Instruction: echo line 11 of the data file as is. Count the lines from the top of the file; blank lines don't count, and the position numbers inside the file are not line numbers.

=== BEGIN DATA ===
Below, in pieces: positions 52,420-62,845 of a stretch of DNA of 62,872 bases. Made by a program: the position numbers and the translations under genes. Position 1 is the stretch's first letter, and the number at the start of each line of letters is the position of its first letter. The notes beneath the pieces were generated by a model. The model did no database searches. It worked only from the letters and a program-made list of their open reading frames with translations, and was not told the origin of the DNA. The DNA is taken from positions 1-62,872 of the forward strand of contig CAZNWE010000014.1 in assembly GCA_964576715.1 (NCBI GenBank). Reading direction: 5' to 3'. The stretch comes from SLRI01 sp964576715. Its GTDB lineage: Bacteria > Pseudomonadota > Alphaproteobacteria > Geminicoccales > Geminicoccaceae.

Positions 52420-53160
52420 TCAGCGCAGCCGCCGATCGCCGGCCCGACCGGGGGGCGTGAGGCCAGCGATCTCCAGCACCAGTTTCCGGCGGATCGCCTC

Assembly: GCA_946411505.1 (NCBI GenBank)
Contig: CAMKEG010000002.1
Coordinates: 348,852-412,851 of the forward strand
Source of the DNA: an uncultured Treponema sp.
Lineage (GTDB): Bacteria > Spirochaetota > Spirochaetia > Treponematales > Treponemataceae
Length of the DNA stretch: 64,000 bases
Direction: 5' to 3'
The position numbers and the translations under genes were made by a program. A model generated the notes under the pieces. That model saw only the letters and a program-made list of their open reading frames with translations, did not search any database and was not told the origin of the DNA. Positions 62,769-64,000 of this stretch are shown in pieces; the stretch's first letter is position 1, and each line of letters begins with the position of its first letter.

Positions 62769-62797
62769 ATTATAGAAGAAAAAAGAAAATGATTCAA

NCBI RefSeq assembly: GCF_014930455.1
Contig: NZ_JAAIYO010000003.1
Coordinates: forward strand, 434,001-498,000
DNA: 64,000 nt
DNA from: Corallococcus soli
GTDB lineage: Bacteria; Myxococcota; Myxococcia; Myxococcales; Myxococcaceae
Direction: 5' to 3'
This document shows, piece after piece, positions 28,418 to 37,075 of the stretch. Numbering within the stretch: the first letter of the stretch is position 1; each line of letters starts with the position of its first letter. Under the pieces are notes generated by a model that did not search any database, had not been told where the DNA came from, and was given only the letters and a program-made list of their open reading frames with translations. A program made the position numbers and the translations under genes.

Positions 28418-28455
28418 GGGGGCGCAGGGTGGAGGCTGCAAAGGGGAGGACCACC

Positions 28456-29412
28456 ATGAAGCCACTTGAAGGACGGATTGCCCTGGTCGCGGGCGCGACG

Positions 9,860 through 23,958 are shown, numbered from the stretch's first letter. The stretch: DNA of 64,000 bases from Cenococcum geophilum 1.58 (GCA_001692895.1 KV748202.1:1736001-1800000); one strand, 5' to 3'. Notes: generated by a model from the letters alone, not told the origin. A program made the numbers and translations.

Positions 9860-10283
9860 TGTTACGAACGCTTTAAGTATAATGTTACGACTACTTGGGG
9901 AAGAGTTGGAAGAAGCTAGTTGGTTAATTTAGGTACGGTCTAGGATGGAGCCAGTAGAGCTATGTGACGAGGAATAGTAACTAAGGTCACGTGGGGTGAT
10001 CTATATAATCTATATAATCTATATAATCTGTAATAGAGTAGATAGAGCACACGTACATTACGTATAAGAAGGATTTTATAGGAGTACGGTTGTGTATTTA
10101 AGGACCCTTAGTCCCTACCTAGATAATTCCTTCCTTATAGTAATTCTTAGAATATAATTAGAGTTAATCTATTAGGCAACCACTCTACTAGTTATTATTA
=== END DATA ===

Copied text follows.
The position numbers and the translations under genes were made by a program. A model generated the notes under the pieces. That model saw only the letters and a program-made list of their open reading frames with translations, did not search any database and was not told the origin of the DNA. Positions 62,769-64,000 of this stretch are shown in pieces; the stretch's first letter is position 1, and each line of letters begins with the position of its first letter.